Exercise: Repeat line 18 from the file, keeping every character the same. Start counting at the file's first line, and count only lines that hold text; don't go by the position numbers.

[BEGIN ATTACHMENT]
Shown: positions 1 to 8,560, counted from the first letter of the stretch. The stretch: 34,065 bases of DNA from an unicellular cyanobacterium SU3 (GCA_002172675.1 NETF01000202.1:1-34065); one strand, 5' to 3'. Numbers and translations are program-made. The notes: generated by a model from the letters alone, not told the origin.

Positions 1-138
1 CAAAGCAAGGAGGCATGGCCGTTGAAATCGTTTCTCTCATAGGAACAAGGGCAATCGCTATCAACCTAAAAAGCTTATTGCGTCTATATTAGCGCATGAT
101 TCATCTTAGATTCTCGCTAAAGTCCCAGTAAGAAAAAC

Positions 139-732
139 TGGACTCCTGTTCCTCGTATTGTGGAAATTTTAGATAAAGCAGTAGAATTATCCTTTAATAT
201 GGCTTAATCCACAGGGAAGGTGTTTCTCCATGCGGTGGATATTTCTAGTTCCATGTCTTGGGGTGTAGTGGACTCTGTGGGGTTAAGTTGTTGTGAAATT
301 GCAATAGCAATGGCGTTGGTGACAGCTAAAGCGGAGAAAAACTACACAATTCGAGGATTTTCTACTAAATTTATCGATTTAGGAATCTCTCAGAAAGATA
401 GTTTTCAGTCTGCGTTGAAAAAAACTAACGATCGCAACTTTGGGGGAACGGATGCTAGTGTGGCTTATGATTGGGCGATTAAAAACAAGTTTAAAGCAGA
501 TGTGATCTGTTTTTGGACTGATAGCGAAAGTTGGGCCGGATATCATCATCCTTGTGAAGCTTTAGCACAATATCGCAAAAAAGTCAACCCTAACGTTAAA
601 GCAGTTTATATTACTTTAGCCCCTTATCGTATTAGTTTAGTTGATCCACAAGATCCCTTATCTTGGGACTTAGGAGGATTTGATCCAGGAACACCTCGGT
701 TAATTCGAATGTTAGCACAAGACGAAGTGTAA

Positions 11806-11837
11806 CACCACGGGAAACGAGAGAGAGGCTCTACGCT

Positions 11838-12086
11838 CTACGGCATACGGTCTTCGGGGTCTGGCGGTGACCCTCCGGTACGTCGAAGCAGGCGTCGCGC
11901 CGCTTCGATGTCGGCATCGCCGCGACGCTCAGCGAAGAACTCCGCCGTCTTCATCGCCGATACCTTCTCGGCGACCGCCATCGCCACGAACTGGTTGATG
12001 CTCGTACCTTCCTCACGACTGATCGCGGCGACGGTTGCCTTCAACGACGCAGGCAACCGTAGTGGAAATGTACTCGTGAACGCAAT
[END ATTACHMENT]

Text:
12001 CTCGTACCTTCCTCACGACTGATCGCGGCGACGGTTGCCTTCAACGACGCAGGCAACCGTAGTGGAAATGTACTCGTGAACGCAAT